Guardian journalist Andy Beckett’s tome about the early 1980s is entertaining, as I suspected it might be. It uses a Simple Minds song as its title and they were one of my favourite bands. But it’s also frustrating.
Although he makes use of government documents released under the 30-year rule, and interviews participants in the events described, it’s ultimately a work of journalism rather than a proper history. While many of the facts are present, like much Guardian journalism, it doesn’t always join the dots — or at least not in the way I hoped it would.
The book’s focus is the first Thatcher administration, her economic policies, their effects and the response. It looks at the split in Labour that led to the formation of the Social Democratic Party (SDP); the left in the form of Ken Livingstone’s Greater London Council and the anti-cruise missile protests at Greenham Common; and culture, particularly pop music.
In a neat counterpoint, the chapter on the UK version of monetarism, named “the Liverpool model” by its architects, is followed by a chapter on how its major effects — spending cuts and unemployment — produced riots in the city of the same name. But the focus is blurred by forays into popular culture, and very selective ones at that. Beckett uses Sheffield band ABC, who switched from arty and earnest synth-rock to glitzy (and lucrative) soul-inspired pop, as an example of how some artists became “secret Thatcherites”.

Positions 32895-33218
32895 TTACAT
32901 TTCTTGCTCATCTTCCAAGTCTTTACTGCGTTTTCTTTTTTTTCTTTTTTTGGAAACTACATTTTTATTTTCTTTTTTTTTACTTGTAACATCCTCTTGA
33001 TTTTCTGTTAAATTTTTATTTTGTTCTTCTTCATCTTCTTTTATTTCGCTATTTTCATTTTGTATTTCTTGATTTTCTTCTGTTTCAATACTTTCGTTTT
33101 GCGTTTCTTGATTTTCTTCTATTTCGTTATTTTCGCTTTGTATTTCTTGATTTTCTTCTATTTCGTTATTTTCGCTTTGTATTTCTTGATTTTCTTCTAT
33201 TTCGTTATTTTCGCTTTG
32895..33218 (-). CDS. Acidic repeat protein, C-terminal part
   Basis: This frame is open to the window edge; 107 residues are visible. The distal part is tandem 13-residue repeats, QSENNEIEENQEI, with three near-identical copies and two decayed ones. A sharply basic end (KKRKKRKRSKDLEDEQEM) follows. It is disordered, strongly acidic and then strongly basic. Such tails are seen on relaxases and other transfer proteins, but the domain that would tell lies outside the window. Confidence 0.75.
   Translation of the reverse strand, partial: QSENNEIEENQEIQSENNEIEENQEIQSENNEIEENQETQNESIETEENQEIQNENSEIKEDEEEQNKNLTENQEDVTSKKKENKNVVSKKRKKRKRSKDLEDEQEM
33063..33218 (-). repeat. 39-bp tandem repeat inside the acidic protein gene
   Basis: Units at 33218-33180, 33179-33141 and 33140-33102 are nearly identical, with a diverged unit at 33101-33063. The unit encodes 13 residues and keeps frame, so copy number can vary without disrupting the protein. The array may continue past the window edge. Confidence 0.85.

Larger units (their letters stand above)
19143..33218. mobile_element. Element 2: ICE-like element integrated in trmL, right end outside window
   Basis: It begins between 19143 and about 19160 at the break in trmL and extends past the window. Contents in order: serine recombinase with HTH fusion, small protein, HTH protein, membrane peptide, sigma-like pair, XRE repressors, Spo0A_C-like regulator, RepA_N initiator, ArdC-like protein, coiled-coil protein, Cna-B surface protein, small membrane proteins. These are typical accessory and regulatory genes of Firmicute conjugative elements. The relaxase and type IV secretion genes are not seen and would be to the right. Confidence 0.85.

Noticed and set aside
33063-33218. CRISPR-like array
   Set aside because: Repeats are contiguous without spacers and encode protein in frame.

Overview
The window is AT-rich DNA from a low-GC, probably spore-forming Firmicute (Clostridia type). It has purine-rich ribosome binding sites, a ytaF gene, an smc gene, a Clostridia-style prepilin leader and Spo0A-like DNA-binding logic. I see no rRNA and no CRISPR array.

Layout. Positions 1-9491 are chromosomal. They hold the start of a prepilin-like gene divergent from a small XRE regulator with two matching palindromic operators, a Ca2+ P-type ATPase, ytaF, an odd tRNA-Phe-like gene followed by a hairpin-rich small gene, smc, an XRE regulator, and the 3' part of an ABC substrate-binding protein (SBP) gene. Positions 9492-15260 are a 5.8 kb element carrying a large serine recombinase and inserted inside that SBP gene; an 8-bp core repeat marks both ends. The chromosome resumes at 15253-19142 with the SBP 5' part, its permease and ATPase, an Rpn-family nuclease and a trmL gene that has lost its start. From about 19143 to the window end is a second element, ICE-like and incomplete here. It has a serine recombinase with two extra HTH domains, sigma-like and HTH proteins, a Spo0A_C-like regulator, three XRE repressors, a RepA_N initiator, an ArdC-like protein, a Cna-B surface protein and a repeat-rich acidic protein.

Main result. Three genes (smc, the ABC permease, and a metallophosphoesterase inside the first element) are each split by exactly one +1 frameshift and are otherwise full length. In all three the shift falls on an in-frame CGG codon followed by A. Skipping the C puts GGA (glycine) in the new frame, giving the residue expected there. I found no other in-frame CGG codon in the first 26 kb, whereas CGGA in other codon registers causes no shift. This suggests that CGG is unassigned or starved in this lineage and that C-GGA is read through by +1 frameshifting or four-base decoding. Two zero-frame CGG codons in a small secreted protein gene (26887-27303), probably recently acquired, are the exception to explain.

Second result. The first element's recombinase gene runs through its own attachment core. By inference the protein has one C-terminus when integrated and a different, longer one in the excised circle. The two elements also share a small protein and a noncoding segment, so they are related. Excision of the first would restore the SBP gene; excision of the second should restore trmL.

However, as Beckett half-recognises, this is a partial picture. It’s inspired by a fashionable view that the Tories and their supporters achieved a kind of cultural hegemony in these years. Opposing examples, like the Style Council, the band formed by Paul Weller as he moved leftwards, are conveniently ignored.
This blindness is also evident in Beckett’s treatment of the factors leading to Thatcher’s re-election in 1983. He is clear that the Falklands victory was not the only element, and that the SDP took crucial votes from Labour.
Indeed he highlights how the Tories won with a lower vote than in 1979. But at times he seems to blame Labour’s left for the SDP schism. And while he mentions Labour chancellor Denis Healey’s embrace of monetarism in the 1970s, he downplays it.
Unfortunately the reality was that spending cuts and compulsory wage restraint in the form of the hated “Social Contract” demoralised workers and hollowed out Labour’s support in the run-up to 1979. In other words, it was Labour’s right that paved the way for the split.
As a review of the period the book is useful, but marred by a concentration on “cultural production” to the detriment of wider, more fundamental shifts. The chapter on work and the unions is animated mostly by an account of changes in media and TV production.
Along the way Beckett fails to grasp how the steel workers’ strike in 1980 was a major defeat, since pay rises were paid for by job cuts and closures, themselves a signal for a wave of “restructuring” across manufacturing. He’s an excellent writer, but by concentrating on minor figures, Beckett misses out on a chance to properly assess Thatcher’s significance to the ruling class.
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